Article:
Riverside Board of Supervisors - Photo courtesy of Rivco.org

The Board of Supervisors is slated Tuesday to formally adopt new regulations for short-term rental properties in unincorporated areas of Riverside County, establishing fees, occupancy limitations and other requirements for owners to obtain and retain permits.

The board has held three prior hearings to consider the overhauled Short-Term Rental Ordinance, No. 927, and was slated to adopt the revised framework on Oct. 4, but the addition of several minor modifications pushed adoption to Tuesday.

The modifications are connected to occupancy limitations. Under the revised “tier” system, a maximum of 10 people would be permitted to stay in a short-term rental residence that occupies a half-acre or less. For residences on lots that are a half-acre to two acres, up to 16 guests would be permitted.

Acreage above that amount would mean up to 20 people could stay in a short-term rental in a given period, under the proposed regulations.

Higher tiers and larger spaces, such as ranch-style properties, would enable short-term rental operators to accommodate even larger groups, pending approval by county officials.

The Transportation & Land Management Agency had previously inserted a regulation that caused numerous property owners concern, leaving open the possibility that residences in higher tiers might have to install fire sprinkler systems costing between $30,000 and $100,000 in order to receive a yearlong short-term rental permit.

During the Sept. 13 hearing, Supervisors Kevin Jeffries and Karen Spiegel objected.

“That’s a recommendation for whoever can afford it because that would involve a major remodel to a home,” Jeffries said.

Sprinklers are only recommended under the proposed regulatory regime.

The board agreed to keep a provision for outdoor noise monitors, which would have to be installed to ensure disturbances are minimized. The county’s “quiet time” rules, specifying no loud noises between 10 p.m. and 7 a.m., would additionally need to be observed.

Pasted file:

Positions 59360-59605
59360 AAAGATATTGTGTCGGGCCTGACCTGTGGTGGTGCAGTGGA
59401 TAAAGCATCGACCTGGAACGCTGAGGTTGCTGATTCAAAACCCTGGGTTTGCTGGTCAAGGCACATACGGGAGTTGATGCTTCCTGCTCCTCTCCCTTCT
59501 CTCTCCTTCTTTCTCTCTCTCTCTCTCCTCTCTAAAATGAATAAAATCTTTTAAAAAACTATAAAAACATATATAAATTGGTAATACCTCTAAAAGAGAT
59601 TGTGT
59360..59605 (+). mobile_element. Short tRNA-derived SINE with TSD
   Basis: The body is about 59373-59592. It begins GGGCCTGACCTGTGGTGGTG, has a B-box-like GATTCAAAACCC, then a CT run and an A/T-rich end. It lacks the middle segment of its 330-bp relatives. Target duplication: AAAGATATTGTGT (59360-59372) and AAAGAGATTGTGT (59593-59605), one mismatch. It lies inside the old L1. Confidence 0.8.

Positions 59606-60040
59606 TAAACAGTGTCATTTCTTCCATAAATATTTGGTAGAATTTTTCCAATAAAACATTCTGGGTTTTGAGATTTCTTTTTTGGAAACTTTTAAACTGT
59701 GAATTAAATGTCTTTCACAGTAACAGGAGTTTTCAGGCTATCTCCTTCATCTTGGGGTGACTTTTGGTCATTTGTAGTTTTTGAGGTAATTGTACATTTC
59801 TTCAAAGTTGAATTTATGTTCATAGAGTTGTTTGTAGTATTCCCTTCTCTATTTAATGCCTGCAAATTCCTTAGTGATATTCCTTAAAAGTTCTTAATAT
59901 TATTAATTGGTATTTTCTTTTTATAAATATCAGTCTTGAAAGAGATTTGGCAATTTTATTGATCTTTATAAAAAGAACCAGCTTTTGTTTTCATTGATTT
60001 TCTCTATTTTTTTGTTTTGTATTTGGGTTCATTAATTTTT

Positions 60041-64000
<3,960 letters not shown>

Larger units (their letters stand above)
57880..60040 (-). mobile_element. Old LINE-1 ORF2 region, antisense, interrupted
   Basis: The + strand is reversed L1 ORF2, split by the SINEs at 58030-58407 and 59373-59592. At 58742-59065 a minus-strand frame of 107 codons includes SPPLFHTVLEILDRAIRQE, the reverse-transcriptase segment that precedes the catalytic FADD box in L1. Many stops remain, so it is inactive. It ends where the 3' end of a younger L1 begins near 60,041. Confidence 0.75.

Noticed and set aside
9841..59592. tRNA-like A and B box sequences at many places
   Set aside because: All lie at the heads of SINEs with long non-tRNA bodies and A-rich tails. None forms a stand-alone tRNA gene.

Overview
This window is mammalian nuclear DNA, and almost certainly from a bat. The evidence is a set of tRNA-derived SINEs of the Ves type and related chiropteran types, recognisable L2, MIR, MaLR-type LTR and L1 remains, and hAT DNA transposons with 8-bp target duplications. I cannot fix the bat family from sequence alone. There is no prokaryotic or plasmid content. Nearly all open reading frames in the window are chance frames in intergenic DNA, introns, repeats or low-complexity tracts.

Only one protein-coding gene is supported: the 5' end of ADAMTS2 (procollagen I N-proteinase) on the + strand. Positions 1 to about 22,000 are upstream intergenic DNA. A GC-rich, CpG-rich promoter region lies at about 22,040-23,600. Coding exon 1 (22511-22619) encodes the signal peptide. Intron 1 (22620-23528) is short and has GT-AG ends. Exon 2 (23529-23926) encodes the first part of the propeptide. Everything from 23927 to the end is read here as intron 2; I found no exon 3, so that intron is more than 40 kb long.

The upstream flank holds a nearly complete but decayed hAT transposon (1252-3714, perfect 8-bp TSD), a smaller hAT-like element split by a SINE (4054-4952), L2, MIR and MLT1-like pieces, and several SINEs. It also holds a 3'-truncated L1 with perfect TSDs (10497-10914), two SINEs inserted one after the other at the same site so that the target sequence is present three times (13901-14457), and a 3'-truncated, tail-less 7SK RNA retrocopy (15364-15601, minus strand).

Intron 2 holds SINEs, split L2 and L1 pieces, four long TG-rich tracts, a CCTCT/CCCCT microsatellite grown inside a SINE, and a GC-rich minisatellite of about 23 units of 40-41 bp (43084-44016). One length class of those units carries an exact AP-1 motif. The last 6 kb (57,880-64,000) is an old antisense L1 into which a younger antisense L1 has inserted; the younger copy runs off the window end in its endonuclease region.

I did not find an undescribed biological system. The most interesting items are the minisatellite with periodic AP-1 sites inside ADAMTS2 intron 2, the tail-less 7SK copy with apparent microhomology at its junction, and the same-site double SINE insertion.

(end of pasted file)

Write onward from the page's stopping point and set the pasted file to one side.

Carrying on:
Rental operators whose lots occupy less than five acres would have to notify neighbors within 300 feet that a property will be available for rotating rentals, and signage would have to be posted on the exterior of a property with the contact information for operators in case of problems.

The revised ordinance would mandate that a “responsible operator” be designated before a short-term rental certificate is issued by the Department of Planning. The operator could be the owner of a property, or someone selected by the owner to act as his or her representative.

Rentals would also need to have a “responsible person” on-site during the time the property is leased.

Units defined as short-term rentals would provide temporary living space for a maximum of 30 days, but not less than two days and one night, according to the proposed revisions. The properties would be subject to a 10% transient occupancy tax, much the same as hotels and motels.

The application fee to establish a short-term venue would be $740, and annual renewals would run $540.

The revised ordinance would mandate that an operator respond within 60 minutes to complaints or emergencies; otherwise, he or she might be subject to civil penalties, and the short-term rental certificate could be revoked.

The county has already established a “special enforcement team” of code enforcement officers dedicated to policing “party house” complaints on weekends and during nighttime hours.

Noise, health and other violations could result in citations of between $1,500 and $5,000, depending on the circumstances.

In February, the board approved a $346,240 contract with San Diego-based Deckard Technologies Inc. to manage the registration of short-term rentals, keep track of tax payments and handle the production and distribution of brochures for operators.

Ordinance No. 927 was approved in January 2016, establishing basic criteria by which short-term rental property owners and agents are supposed to abide.

It was in direct response to “adverse impacts to surrounding neighbors and properties (from) unpermitted large-scale events, excessive noise, disorderly conduct, traffic congestion, illegal vehicle parking and accumulation of refuse.”

Officials said there are roughly 1,100 registered short-term rental businesses in unincorporated communities, but they believe the unregistered number could be three times that amount.

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